• Re:Kudos to them (Score:5, Interesting)

    by Arguendo (931986) on Tuesday July 07, 2009 @10:49PM (#28617133)

    at least Toyota banks mad cash on their prius in the mean time.

    Actually, that's sort of the problem for Toyota. They got hit with a patent judgment [bloomberg.com] over their hybrid vehicles in eastern Texas a couple of years ago. The plaintiff was awarded nearly $100 a vehicle [scribd.com] as an on-going royalty (which is about 17% of Toyota's relatively slim profit margin).

    So I agree. Kudos to Toyota for playing the game like it should be played. They got hit pretty hard and they needed to fight fire with fire. Good for them.

  • Re:Kudos to them (Score:4, Interesting)

    by beckett (27524) on Tuesday July 07, 2009 @10:50PM (#28617141) Homepage Journal

    Toyota makes more money off the Greenwashing effect of selling the Prius with the Hybrid Synergy Drivetrain. the brand is so friendly now when you see a Toyota Kluger/Highlander fill up its 72L gas tank, it's perceived as a hipper choice than buying a Trailblazer or Land Rover.

  • by MightyMartian (840721) on Tuesday July 07, 2009 @10:58PM (#28617193) Journal

    I'm all for patent reform, but this seems to me to be a classic case of the appropriate use of patents. The parent is just a moron. Toyota put a helluva lot of money and time into its hybrid technology, why shouldn't it reap the benefits of it, whether through the sale of its own hybrids or by licensing the technology?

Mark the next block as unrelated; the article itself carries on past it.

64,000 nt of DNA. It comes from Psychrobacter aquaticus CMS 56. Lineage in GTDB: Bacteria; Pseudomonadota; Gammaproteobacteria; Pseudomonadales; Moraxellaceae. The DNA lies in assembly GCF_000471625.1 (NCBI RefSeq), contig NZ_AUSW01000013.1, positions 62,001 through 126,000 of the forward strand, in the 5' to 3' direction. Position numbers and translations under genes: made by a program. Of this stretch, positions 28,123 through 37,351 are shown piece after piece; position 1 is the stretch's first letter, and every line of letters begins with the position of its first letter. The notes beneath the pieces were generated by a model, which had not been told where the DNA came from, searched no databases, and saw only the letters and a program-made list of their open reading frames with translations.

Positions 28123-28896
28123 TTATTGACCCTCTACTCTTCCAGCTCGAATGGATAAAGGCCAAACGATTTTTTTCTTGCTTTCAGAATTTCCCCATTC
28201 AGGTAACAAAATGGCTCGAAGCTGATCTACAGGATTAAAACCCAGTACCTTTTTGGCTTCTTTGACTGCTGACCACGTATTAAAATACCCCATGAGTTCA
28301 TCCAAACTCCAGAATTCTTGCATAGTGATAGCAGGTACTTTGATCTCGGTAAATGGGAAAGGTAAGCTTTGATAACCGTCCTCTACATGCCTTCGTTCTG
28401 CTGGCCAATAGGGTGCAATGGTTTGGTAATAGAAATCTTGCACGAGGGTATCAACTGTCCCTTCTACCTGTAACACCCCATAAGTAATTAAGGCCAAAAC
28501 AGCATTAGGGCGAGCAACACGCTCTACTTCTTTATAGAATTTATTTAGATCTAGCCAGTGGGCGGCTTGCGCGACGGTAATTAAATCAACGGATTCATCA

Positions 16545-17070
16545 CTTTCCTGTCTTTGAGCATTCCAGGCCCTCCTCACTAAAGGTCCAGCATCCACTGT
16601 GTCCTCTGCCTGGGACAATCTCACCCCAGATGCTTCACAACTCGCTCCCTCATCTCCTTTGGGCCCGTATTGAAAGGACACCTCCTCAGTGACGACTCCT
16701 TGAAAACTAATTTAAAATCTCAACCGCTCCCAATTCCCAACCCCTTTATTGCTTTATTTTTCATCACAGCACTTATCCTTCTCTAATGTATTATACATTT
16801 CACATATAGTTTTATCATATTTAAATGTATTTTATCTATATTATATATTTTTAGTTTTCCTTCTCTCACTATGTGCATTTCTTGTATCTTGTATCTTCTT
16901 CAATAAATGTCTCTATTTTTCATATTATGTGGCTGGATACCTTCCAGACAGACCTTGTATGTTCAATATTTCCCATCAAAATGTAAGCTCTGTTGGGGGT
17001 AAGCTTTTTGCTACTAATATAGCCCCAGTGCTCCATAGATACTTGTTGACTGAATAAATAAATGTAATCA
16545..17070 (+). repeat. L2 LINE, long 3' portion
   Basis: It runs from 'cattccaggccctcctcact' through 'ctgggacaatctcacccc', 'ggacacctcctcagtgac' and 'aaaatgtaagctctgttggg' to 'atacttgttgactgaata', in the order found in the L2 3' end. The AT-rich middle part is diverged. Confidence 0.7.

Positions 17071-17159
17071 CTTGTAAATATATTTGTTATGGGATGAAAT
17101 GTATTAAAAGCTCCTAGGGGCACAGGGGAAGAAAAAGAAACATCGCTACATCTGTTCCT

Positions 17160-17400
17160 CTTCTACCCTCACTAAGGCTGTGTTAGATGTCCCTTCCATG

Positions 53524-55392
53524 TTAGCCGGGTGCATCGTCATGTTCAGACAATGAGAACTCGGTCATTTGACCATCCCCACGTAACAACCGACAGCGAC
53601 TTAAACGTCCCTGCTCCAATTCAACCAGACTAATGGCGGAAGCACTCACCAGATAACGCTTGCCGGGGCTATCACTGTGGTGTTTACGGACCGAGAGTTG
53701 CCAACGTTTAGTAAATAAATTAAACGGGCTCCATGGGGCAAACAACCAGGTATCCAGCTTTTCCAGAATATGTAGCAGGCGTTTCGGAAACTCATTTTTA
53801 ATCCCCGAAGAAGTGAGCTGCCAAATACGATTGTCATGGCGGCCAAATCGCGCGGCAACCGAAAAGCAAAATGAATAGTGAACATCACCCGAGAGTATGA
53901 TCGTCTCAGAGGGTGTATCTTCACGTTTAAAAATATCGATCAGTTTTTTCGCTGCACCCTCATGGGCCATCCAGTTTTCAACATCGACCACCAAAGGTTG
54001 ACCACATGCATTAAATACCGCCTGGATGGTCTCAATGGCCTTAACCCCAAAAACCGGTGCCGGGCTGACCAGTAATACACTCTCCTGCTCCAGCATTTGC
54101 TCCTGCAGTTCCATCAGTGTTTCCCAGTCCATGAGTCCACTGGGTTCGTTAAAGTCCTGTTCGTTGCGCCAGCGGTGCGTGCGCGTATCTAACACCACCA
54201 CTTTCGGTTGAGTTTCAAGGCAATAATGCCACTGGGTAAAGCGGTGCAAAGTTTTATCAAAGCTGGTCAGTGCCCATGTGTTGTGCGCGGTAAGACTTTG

• by Banzai042 (948220) on Tuesday July 07, 2009 @11:05PM (#28617229)
    Given that Honda seems convinced that their tech doesn't conflict with any Toyota patents I'm curious as to how specific these patents are. If they're general enough for any automaker to run afoul of them just by making any sort of hybrid system then I'd imagine they could be invalidated through prior art. If they're much more specific to the Prius drivetrain then there are other questions, like how many patents deal directly with the drivetrain, vs control software, or other elements like battery tech? If it does get to that point then it can be debated if the public good of having more hybrids from different automakers outweighs the legitimate issue of rewarding Toyota for spending years and what was probably a fair sum of money in the development of their hybrid tech. I imagine that these patents cover a combination of the 2, and ford (and others) have decided that paying Toyota is cheaper than bringing a legitimate challange.
    I'd guess that at least a few of these patents deal with the weird new "cvt" that only uses planetary gears instead of belts or chains, which is a pretty significant and original idea for a car. A simulation of the gear system can be found here: http://homepage.mac.com/inachan/prius/planet_e.html [mac.com]
  • by shadowblaster (1565487) on Tuesday July 07, 2009 @11:16PM (#28617305)